Last week, Voices staff attended the International Forum on Women’s Rights at the National University of El Salvador. The forum was a collaborative project between a number of domestic and international women’s rights organizations including Las Dignas and Ormusa, the National University’s Center for Women’s Studies, and the United Nations Development Program. Speakers and participants from Spain, Mexico, Costa Rica, and El Salvador gathered for three days to discuss issues such as violence against women and femicide, reproductive rights, and legislative discrimination.
Dr. Ana Caredo from Costa Rica, for example, discussed problems relating to violence against women in Central America. Her analysis focused on the term “genero” and its social inferences, as well as the lack of an international convention on violence against women. In Spanish “genero,” refers to women, the discrimination they face, and the power struggle between the sexes. Dr. Caredo posited that over time Latin America cultures have accepted male dominance and the power imbalance between the sexes, which has resulted in an increase in violence against women. She also argued that the Convention on the Elimination of all Forms of Discrimination Against Women (CEDAW) and other international agreements fail to address the issue of violence against women. With the murder rate of women growing exponentially, Dr. Carcedo called for the international community and all governments in the region to take appropriate action to achieve balanced power structures and end the violence.
Dr. Ximora Laza, a Salvadoran human rights attorney addressed discrimination against women in Latin America from a legislative perspective. Dr. Laza focused on four types of discriminatory legislation in Latin America. Some laws are directly discriminatory, while others indirectly discriminate. She also categorized some laws as arbitrarily inverse measures, meaning that they seem to give women preferred treatment but have a discriminatory affect. Others laws are “false measures,” which are paternalistic or falsely protect women. The Salvadoran Labor Code, for example, prohibits women from working night shifts or handling certain toxic substances. These provisions limit opportunities for women in the workplace and seek to preserve their role as family caregiver, while perpetuating the power imbalances between men and women.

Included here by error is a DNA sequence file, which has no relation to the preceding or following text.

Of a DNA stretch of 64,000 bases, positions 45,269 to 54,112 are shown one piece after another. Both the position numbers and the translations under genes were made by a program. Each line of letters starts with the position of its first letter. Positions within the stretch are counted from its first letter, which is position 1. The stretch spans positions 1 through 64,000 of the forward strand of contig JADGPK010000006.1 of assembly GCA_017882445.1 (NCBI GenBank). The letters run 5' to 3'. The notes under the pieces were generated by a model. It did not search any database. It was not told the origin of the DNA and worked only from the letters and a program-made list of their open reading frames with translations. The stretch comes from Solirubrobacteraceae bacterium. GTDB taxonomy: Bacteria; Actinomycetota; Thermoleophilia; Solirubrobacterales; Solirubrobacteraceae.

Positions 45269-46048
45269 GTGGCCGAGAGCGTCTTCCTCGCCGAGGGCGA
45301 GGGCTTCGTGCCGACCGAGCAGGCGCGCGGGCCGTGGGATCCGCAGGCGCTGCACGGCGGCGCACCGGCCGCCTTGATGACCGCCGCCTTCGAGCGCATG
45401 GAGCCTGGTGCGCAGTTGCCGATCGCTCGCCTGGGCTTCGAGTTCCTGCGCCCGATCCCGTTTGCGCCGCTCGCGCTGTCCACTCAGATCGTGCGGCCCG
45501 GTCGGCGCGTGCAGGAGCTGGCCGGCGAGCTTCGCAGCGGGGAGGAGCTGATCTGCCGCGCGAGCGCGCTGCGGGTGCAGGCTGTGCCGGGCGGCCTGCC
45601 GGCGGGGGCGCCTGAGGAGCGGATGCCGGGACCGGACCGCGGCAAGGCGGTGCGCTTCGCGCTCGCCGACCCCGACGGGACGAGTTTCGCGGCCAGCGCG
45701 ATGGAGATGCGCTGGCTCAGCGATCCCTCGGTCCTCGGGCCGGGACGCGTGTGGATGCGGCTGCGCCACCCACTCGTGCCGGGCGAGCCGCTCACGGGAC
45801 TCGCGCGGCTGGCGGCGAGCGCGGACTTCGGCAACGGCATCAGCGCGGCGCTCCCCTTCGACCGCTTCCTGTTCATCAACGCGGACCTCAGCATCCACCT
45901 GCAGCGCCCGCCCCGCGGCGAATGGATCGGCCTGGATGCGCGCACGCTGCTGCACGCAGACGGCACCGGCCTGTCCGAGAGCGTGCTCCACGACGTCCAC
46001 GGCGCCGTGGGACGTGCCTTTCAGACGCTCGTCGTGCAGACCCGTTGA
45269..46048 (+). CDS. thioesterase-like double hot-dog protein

These were but two of the speakers who highlighted different aspects of gender inequality in Latin America. Despite the wide range of important issues discussed at the forum, abortion and same sex marriage were never addressed. Though debates over these issues are elements of women’s rights discussions around the world, in El Salvador they remain taboo, even for a forum at the National University.
The forum was well attended by male and female students and professors of all ages, who engaged speakers during question and answer sessions, and participated in lively discussions between panels. A key component of the Salvadoran population, however, was missing – campasinos (El Salvador’s rural population). Power imbalances between the sexes and violence against women is often most prevalent in rural communities, yet their unique stories, points of view, ideas, and concerns were not represented on the panels or in the informal discussions during the breaks.
Voices is planning a delegation to El Salvador in August of 2010 to discuss women’s and gender issues such as genero, machismo, education, economic opportunities, and all other aspects of women’s rights. In addition to organizing meeting with different groups and communities, we will invite a group of Salvadoran women to be a part of the delegation, which will allow the discussions to last long after the meetings are over. For more information, contact email@example.com.